PE's current attribute design appears to be a bit bogged down by player expectations and nostalgia and the current design has combat stats spread across attributes very thinly due to the removal of defenses from the equation. This questionnaire will ask some very important questions about what you as a player want to see in Eternity's attribute system and will allow you to give your perspective on some of the nostalgic points of the IE games attributes. This is not a poll as the player's opinion is more important than their vote and it will give the designers a chance to read through what you have to say and perhaps get some ideas or better understand what things are or are not important to the majority. For the record here are some of the main design goals No dump stats Dumping a stat is harmful to every build Every attribute must be useful for every character (class) Attributes must be reasonably balanced It should be hard to make a bad character No Attribute shall govern multiple defenses QUESTIONNAIRE Q1: The current hypothesis is that PE must have SIX (6) attributes because the IE games (and D&D) had six attributes. Does nostalgia require that this be so ? Would you be upset if it was 5 or 7 ? Q2: Do you think that defenses should be weighed against other prominent combat stats such as Accuracy and Damage ? (as in, should you have to choose between putting points into damage or accuracy instead of into deflection or willpower) Q3: Should Health and Stamina be spread across two attributes or would you prefer that they be married in advancement under one attribute ? Q4: What do you think about Deflection be attribute independent ? Q5: Should Action Speed be influenced by attributes? Q6: Should inventory size be handled by attributes like it was in the IE games. If so, how do you see this being handled ?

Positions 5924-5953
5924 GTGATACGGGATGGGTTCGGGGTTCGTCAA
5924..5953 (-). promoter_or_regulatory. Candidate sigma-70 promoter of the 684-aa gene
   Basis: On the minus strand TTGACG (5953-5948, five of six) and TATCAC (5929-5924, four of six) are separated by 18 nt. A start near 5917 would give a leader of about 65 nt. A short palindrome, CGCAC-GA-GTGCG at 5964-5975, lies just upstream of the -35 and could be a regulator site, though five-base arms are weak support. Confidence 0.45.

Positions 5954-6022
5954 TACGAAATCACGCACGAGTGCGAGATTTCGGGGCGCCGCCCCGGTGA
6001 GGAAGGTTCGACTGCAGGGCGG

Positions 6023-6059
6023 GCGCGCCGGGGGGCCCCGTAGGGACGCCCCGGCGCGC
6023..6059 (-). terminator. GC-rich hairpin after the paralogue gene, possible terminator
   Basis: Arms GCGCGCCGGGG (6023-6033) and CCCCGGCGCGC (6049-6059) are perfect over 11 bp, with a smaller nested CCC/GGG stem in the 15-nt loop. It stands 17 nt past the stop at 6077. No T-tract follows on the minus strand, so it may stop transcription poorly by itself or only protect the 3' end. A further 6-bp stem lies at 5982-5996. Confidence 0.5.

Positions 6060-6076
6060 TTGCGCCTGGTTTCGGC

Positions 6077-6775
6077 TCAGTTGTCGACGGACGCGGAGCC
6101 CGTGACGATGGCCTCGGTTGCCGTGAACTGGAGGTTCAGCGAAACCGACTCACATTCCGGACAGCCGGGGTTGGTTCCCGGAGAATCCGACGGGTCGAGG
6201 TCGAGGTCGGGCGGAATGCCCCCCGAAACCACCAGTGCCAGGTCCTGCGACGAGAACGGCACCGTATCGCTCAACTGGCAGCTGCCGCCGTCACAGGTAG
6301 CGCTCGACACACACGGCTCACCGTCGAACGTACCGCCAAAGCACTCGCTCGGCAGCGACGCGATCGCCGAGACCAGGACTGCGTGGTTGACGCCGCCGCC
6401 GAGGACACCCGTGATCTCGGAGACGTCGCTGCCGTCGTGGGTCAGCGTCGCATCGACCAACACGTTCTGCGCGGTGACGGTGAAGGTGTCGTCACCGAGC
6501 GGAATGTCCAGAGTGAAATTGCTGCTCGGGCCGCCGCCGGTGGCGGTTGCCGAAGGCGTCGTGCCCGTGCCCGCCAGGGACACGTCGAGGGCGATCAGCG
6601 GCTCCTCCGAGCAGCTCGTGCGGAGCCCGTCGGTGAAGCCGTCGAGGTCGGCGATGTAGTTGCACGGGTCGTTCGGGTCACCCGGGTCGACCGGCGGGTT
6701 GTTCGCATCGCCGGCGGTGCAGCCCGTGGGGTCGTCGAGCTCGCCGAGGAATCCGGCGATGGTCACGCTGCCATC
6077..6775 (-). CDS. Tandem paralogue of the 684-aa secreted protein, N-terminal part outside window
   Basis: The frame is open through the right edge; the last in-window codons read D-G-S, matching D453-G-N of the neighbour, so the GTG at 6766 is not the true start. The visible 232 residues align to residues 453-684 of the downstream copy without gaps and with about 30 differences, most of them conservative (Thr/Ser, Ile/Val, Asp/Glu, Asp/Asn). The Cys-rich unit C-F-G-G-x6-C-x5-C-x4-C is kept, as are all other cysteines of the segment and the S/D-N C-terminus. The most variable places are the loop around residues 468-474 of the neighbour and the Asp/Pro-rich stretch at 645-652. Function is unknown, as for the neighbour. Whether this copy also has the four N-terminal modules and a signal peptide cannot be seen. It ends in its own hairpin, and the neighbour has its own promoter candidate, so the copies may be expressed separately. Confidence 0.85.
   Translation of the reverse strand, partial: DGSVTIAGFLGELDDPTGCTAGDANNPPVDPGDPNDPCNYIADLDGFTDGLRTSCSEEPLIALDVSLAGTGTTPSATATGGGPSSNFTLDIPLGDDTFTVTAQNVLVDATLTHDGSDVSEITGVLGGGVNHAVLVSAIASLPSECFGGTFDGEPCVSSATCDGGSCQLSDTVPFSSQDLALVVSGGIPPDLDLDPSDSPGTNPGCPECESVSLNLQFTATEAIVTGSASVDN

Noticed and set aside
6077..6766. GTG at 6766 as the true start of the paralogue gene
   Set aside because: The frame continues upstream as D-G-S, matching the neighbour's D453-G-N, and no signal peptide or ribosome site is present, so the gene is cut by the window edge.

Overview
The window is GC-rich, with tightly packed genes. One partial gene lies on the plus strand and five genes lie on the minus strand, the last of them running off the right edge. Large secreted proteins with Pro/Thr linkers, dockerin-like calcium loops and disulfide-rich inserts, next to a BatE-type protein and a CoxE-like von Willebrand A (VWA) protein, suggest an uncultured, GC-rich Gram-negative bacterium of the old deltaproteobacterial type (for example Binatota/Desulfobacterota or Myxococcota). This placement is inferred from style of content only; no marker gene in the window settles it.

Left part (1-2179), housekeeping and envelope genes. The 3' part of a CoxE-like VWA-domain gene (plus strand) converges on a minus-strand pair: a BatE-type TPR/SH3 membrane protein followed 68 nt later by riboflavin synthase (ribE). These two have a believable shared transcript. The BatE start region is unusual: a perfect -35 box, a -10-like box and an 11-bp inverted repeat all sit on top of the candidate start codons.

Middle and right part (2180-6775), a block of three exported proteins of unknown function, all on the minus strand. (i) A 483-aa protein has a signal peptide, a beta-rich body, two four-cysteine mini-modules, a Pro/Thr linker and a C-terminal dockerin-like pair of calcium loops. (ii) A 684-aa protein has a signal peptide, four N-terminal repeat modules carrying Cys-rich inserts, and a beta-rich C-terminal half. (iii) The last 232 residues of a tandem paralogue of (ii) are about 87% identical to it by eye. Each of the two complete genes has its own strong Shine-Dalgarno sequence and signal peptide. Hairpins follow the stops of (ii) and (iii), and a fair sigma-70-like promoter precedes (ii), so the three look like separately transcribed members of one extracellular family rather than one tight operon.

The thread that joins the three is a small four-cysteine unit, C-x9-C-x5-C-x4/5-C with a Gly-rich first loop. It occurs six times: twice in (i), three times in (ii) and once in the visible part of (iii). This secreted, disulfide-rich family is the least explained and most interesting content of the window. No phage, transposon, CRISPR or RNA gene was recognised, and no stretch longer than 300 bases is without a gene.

Okay, I can tell I'm going to make a fool of myself and my limited knowledge of the DnD system used by the games that have inspired Project Eternity, but oh well. Traits and statistics. The qualities and numbers, respectively, that define our characters. What would we like to see in Project Eternity? It might be intuitive to think that Project Eternity will mirror the classic cRPGs in this regard, but there is always room for innovation. ============================================================================= Statistics broadly fall into two categories: basic and derived. Basic statistics tend to be ones that you the player can directly change during character creation or leveling, whereas derived statistics are things like Hit Points, Fatigue, Mana/Magicka, saving throws, and combat statistics like attack/to hit and armor class/defense scores. I'll admit, I'm not an expert on the latter in the DnD system (though I generally find the trifecta of Hit Points, Fatigue, and Mana to be sufficient), and this post is primarily concerned with the former. Among the most commonly used statistics in video games are those concerning fundamental attributes/ability scores; Strength, Dexterity, Constitution, Intelligence, Wisdom, and Charisma in the familiar DnD system. This scheme is tried and true, but there is no reason I see why it cannot be deviated from. It's not as simple as coming up with words that sound nice, though; if one attribute is less utilized than the rest, it will inevitably become a worthless dump stat. The current system works because each ability score is equally integral, and I like to think they can be further broken down to reveal their true essence. Evidently one could probably decompose "attributes" endlessly in this manner ("what is running speed but the combination of leg muscle and reflexes?", etc.), but at some point we must draw a line and ultimately ask whether the groupings are logical. Here is a likely incomplete list of what these actually measure in my opinion, or rather things that an ideal system could possibly measure: Physical: Raw physique (which influences melee damage, ability to perform physically demanding tasks, and maximum encumbrance), endurance (the attrition rate of fatigue), balance, speed (in the form of acceleration and agility), "dexterity" (as I describe manual skill and/or hand-eye coordination), reflexes (reaction speed, dodging), "constitution" (innate resistance versus poison and disease), sensory acuity, and physical attractiveness. Mental: Willpower (volition), concentration (focusing of attention, and I suppose discipline is also related), creativity (use of the imagination), memory (though this is typically not included in video games), reasoning (including all high-level cognitive function), wisdom (for the sage archetype just as reasoning is for the tinkerer), awareness (by which I mean perceptual awareness of surroundings), intuition (which I suppose is social awareness), charisma (persuasive ability), and I suppose something that represents degree of attunement to magic or whatever. Obviously I have just included magic as a mere afterthought, so the system isn't perfect, but I think that touches on quite a few things the DnD system leaves out, or perhaps includes in the form of traits instead of statistics. Is there some way we can better group these characteristics, that will give us more precise control over our character, or open up new possibilities? Do we really need separate derived statistics like saving throws, or can ability scores be rearranged to render them obsolete? Historically, some aspects such as memory and creativity have gone completely ignored, in theory left up to the player I suppose; is that how it should be? Is character movement too neglected, and we should actually add agility separate from manual dexterity (which would still be useful for ranged attack and trade skills). Or perhaps add an Awareness attribute (I can hear the hardcore DnD crowd wincing)? Are balance and concentration best left as passive skills, and sensory acuity best left as trait modifiers? ---------------------------------------------------------------------------------------------------------------------------------- The other predominant form of statistic is the "skill", which can denote combat skills, trade skills, survival skills, social skills, among others. This is one part of the DnD system that I find particularly deficient, with little distinction made between the very different types of skills. Typically, at any rate, these skills contain some kind of ability check (reflecting the above attributes) and are leveled up through experience. So far I believe we know that Project Eternity will contain trade skills unlike some of the other cRPGs we know, but we don't know much else. I'm not going to go into detail regarding which skills I'd like to see as that deserves its own thread and this one is long enough, but there is one thing I wish to harp on with regard to skills. Skills in real life are the result of knowledge and experience. Disappointingly, however, I have yet to see a game really get this right. Many games just forgo knowledge altogether, and ultimately become a game of how quickly you can collect X experience orbs to level your character, or at least their skills. While I can see this for overall leveling, for individual skills it just makes little sense to me; I think leveling all manners of skills should have a knowledge component and experience component. To this end, there should be teachers/trainers throughout the world along with a wealth of books or another medium by which knowledge is transferred, which is just as important to character advancement as grinding. That's something I'd really like to see with Project Eternity. Also with regard to skills, in particular practical skills, I'd like to see some kind of profession/occupation field on the character sheet if the trade skill system is as good as I'm envisioning (which for one thing would be better than vanilla Skyrim's). Most tradeskills should involve multiple steps of transforming raw materials into finished goods, but each of these steps doesn't necessarily need its own skill for leveling. In fact, some steps of the process could have no skill check (yet still give experience), but complexity is immersive. Just as a brief overview, I could see various DnD-esque skills but a wider variety. Individual combat maneuvers (parry, disarm, shield bash), mercantile skills (appraise, haggle, bribe), stealth skills (pickpocket, sneak), various persuasive tactics (bluff, intimidate, charm, deceive, etc.), leadership skills (rally and other things to make up for lack of bards), survival skills, along with trade skills. Perhaps movement skills like swimming, climbing, and jumping, or perhaps those would be best left as derived statistics. ================================================================================== Whereas a statistic is quantitative, a trait is qualitative (though it often has a numerical impact on a relevant statistic). However, traits can range from racial bonuses and penalties to feats, and also conceivably include physical and personality traits. Notably, keenness of the senses has usually been relegated to trait status, which I suppose makes some sense since they can't be readily improved. On a side note, why limit it to race? Perhaps we should choose our characters age, height, and weight during character creation, and those should confer certain physical and mental bonuses and penalties. More importantly, I'd personally like to see the use of traits widened substantially in Project Eternity. I know this would be quite difficult to implement and nigh impossible to perfect, but perhaps have us select from a list of traits in character creation that merely influence what kinds of dialogue options are open to our character? Things like attractiveness (if that doesn't become an attribute), sense of humor, body language, etc. ================================================================================= Even with all the traits and statistics in the world, there are some aspects of characters that can't be captured in numbers or single words (here I maybe reveal that I sort of come from a roleplaying angle), and it would be cool if there were various ways to define one's character and some aspects of their past outside of "We choose your character's story, and you put a name and a face on them". Perhaps things like socioeconomic status, level of education, religious beliefs, etc. or am I asking too much? What character creation/progression system would you like to see in Project Eternity? Does the classic DnD system cut it for you? Should attributes be rearranged? Should skills be grouped in any way, or should they all draw on the same allocation pool? Should skills in Project Eternity reflect both knowledge and experience, or should they stick to experience? Do you wish for more freedom in defining your character's various non-quantifiable traits? Did you actually read this whole post, or did I waste my time writing it?